"The Bush administration and Gov. Leavitt worked in secret to end consideration of wilderness protection for millions of acres of public lands in Utah, and tens of millions more across the country," said Leslie Jones, an attorney for The Wilderness Society, the group that is seeking the public records. "The federal court's ruling says that the government can't use bogus excuses to hide how the deal was reached."
Immediately following the April 2003 settlement of a lawsuit filed by Utah challenging federal wilderness protection practices, The Wilderness Society requested Interior Department documents under the Freedom of Information Act to learn how and why the hurried, secret deal was reached. After four months of agency stonewalling, Earthjustice attorney Ted Zukoski, working with The Wilderness Society's Ms. Jones, filed suit in August 2003 to find out how the deal was hatched. Though the Interior Department provided some documents after the group filed suit, the agency blacked out or refused to provide scores of documents that could shed embarrassing light on the collusive nature of the backroom deal.
On Friday, Federal District Court Judge Reggie B. Walton ordered the Interior Department to release the documents within 30 days or come up with a legal explanation for withholding them. Judge Walton found that none of the reasons provided by the agency for hiding documents met the law's strict limits on when the government can keep information from the public.
The lands at stake are overseen by the federal Bureau of Land Management. Under the "No More Wilderness" deal, Norton agreed with Leavitt that the BLM could no longer consider adding lands across the West to a list of candidate areas awaiting congressional consideration for permanent protection as wilderness. In the past such areas have been protected on an interim basis as "Wilderness Study Areas." Ten conservation groups represented by Earthjustice and the Southern Utah Wilderness Alliance are currently challenging the "No More Wilderness" deal before the Tenth Circuit Court of Appeals in Denver. A hearing on that challenge is likely to occur early next year.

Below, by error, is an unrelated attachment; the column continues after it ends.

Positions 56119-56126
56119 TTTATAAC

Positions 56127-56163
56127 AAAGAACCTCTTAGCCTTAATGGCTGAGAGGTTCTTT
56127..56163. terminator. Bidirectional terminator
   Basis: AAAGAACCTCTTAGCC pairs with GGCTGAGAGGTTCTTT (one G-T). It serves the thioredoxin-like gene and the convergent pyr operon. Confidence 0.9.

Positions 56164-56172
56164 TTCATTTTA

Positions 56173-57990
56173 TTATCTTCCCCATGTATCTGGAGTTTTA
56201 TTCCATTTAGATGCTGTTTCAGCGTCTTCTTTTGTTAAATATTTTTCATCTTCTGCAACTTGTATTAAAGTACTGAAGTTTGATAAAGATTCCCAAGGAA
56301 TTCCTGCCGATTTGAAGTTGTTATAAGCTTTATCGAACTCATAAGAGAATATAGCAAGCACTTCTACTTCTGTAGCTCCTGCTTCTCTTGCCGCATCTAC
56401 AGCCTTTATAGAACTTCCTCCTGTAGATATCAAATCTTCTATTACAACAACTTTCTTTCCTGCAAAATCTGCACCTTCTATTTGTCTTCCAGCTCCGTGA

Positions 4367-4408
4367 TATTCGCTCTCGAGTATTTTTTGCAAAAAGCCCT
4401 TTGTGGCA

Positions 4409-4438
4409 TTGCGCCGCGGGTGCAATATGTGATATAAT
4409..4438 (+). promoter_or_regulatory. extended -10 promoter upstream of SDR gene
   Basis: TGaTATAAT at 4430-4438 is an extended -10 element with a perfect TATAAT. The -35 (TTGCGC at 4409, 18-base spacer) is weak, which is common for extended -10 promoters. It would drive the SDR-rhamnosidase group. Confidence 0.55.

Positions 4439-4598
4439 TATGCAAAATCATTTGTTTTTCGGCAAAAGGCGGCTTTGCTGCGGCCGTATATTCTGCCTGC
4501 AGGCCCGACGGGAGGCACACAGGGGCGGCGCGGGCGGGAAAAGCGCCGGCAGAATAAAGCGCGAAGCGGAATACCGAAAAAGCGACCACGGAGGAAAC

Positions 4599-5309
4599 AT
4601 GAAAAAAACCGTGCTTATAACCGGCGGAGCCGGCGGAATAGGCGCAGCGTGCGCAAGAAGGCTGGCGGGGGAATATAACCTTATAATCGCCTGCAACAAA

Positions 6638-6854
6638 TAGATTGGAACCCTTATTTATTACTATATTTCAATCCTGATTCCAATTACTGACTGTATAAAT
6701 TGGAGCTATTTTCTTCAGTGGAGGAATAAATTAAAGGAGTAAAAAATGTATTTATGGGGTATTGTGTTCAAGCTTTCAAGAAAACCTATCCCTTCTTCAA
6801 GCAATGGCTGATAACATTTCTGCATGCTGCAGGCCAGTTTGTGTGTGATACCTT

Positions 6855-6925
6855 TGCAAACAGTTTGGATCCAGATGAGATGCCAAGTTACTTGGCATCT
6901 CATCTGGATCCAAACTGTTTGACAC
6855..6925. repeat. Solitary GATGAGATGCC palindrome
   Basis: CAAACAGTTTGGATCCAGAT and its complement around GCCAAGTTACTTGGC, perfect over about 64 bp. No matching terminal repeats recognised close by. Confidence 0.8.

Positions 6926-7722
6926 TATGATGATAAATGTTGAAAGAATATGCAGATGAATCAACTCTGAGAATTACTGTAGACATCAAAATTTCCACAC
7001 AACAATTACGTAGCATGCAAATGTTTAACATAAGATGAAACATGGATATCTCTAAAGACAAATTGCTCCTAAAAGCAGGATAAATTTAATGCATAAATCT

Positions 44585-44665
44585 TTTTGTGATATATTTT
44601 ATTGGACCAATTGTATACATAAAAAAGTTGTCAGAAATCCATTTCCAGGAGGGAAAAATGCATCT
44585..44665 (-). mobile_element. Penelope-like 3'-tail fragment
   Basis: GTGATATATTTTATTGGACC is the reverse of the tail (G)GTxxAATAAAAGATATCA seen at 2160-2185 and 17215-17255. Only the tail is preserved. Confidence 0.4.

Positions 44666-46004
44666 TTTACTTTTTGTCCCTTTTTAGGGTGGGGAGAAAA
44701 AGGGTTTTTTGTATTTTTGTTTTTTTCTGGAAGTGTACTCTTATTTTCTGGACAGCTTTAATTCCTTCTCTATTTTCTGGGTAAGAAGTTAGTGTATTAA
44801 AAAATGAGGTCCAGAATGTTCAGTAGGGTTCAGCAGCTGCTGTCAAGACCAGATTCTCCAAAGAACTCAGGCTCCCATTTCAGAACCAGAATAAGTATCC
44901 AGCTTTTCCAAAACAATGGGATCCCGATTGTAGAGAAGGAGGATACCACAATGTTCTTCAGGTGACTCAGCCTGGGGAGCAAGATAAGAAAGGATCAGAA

Tens of thousands of acres of wilderness-quality lands have been opened up to oil and gas leasing since the deal was struck. Such leasing could lead to road and pipeline construction and other industrial development that can destroy an area's wild nature. "When BLM makes a decision to never again even consider wilderness study protection for spectacular places like Utah's Desolation Canyon, Colorado's Roan Plateau, and New Mexico's Otero Mesa, the public has a right to know why," said The Wilderness Society's Leslie Jones.
Documents made public last week as a result of another lawsuit show that Utah and the Interior Department hurried the "No More Wilderness" deal to try to eliminate public involvement in the settlement. Again, many of the documents the Interior Department provided in response to that lawsuit were blacked out or withheld without legal basis.
"This administration worked overtime to cut the public out of managing lands owned by all Americans," said Zukoski. "Under this backroom deal, America's public lands are now being managed to place every other use – including oil drilling, logging, and mining – above protection of wild, natural places. The court's ruling should help us shine a little sunlight on this shady deal."
Click here for a copy of the ruling. (pdf file)